Persian Empire Artifacts: The Persians and the Medes were distantly related to the Scythians, the Hittites, the Greeks, and the Romans, and they spoke a related language. Like the Scythians, the Medes and the Persians were nomadic people.
The conquest of Persia by Alexander the Great in the 4th century BC brought about a blending of Persian and Hellenistic styles, seen, for example, in the bronzes, pottery, and jewelry of the Parthians. The Sassanian dynasty (AD 224-642) was the richest period of artistic achievement, developing to the full a wide range of new and inherited styles and techniques.
Persian Empire Artifacts
Artifacts of the Persian empire includes Shahyad Monument that was the symbol of the country’s revival. The Shahyad Tower was a striking national monument and audio-visual theatre complex. Its name: Shah (king) and Yad (remembrance) were intended to remind coming generations of the achievements of modern Iran under the Pahlavi Dynasty.
Hossein Amanat was the young architect with a few months after completing his architectural studies at the University of Tehran.
Persepolis is near the small river Pulwar, which flows into the river Kur (Kyrus). The site includes a 125,000 square meter terrace, partly artificially constructed and partly cut out of a mountain, with its east side leaning on Kuh-e Rahmet André Godard,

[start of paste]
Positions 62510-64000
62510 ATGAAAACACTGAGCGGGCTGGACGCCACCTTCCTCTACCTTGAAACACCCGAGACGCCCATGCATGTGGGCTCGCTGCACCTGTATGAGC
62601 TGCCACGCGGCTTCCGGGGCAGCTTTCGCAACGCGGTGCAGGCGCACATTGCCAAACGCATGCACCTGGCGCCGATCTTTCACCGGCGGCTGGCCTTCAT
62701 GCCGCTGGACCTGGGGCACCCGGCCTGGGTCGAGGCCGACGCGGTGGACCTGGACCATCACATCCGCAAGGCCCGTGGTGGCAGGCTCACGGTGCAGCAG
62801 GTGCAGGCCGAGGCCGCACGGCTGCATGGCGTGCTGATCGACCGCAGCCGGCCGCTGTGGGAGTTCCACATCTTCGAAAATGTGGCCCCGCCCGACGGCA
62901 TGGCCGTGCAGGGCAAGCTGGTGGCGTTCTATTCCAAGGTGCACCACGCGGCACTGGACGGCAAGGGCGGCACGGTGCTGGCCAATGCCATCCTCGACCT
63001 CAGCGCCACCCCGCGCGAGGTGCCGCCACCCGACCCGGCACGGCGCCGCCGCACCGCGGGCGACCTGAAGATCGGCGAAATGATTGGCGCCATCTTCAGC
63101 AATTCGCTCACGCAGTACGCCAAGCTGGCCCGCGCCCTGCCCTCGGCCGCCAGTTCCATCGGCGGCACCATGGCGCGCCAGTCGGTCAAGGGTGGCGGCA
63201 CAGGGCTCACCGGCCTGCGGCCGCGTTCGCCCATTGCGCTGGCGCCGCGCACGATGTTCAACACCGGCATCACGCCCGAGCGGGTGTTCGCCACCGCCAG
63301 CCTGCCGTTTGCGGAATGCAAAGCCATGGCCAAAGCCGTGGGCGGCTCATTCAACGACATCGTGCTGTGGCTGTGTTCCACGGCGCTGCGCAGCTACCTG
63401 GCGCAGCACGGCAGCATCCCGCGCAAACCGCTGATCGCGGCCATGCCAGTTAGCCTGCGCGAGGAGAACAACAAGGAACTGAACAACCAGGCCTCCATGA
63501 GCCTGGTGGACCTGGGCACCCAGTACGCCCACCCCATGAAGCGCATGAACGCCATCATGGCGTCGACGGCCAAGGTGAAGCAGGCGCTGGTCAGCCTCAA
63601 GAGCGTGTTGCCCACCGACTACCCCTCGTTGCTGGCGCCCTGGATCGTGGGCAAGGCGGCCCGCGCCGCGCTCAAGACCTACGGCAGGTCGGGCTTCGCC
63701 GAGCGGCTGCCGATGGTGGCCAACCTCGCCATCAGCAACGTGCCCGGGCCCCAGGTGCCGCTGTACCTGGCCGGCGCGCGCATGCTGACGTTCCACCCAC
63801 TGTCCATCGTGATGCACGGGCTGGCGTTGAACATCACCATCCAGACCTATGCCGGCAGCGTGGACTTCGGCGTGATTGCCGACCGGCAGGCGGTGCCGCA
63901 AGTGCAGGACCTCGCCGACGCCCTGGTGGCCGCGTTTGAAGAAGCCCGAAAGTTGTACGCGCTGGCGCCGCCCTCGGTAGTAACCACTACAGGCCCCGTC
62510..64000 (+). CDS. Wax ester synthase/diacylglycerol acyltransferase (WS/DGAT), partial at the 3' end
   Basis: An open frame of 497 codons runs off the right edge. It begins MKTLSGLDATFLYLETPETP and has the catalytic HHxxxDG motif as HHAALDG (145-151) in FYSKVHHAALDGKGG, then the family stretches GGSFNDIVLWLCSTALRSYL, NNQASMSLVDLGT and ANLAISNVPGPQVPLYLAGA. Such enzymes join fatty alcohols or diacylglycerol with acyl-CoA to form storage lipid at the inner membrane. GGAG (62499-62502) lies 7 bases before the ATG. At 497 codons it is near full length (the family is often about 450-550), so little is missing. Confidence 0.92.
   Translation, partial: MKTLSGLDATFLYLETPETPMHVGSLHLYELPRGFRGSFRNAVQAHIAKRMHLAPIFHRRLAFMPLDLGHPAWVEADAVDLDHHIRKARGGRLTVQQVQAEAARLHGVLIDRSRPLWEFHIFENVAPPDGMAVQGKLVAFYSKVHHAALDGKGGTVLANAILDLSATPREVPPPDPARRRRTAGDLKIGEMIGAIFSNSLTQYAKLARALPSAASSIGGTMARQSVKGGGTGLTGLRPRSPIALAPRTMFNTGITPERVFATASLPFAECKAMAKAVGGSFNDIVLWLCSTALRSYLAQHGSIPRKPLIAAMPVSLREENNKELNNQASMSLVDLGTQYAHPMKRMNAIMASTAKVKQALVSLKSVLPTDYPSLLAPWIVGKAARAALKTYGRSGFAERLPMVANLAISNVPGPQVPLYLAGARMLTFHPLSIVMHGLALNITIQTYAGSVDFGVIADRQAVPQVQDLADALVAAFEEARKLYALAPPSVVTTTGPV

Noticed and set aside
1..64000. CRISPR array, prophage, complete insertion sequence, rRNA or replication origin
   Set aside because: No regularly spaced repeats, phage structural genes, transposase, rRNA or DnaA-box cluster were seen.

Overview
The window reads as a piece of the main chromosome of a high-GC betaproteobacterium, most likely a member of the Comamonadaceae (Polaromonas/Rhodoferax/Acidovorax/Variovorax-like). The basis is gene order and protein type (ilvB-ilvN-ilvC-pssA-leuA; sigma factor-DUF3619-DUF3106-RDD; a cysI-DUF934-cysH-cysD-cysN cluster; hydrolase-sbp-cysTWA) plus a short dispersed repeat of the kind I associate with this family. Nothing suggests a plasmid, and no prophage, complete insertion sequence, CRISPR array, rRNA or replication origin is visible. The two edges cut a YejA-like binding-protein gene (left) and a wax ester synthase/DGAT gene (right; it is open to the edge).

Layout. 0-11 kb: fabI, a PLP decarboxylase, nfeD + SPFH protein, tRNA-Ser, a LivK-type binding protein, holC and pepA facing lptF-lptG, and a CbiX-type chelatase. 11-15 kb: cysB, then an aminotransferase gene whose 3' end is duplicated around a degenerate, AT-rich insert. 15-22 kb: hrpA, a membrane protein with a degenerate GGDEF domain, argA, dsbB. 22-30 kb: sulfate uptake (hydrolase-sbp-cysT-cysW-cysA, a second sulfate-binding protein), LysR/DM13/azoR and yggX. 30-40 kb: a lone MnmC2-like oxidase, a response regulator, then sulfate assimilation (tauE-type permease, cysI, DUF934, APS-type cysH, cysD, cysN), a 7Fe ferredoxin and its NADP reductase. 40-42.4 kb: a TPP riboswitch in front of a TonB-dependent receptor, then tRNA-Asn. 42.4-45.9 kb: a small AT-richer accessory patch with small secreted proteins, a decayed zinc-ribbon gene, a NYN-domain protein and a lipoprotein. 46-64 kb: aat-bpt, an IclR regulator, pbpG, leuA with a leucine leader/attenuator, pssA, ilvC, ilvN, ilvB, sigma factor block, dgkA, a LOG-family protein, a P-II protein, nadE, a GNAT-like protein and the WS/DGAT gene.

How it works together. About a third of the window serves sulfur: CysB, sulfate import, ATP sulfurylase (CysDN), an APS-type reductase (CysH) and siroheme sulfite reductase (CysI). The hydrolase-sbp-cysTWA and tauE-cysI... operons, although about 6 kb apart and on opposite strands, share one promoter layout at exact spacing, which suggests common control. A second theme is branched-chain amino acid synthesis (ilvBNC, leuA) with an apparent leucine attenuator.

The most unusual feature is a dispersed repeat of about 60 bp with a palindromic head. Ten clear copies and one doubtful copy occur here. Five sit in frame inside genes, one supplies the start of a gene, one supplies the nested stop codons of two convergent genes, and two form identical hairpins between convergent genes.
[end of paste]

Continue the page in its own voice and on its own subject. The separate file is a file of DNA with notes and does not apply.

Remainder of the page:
Cyrus the Great Artifacts
The French archaeologist who excavated Persepolis in the early 1930s believed that Cyrus the Great chose the site of Persepolis, but that Darius the Great built the terrace and the great palaces, which were completed during the reign of his son, King Xerxes the Great. Further construction of the buildings on the terrace continued until the downfall of the Achaemenid dynasty.
The Darius’s foundation charter for the city tells us that it was Greek and Lydian stonemasons who carved the Susa columns. The model they worked from was created by Persian architects, who deliberately–and most probably by royal command–combined several styles to demonstrate the unification of the different parts of the empire.
Persian Artifacts Museum
Another artifact is a Cuneiform script, gold tablet discovered by German Architect Freidrich Krefter, Apadana Palace Persepolis, 1933. Inscribed in Old Persian, Elamite, and Babylonian, it identifies Darius I as the builder of Apadana.
The content of the code is the legal part of the text that used everyday language and was simplified, for the king wanted it to be understood by all. However, the legal decisions are all constructed in the same manner: a phrase sets out a problem of law or social order.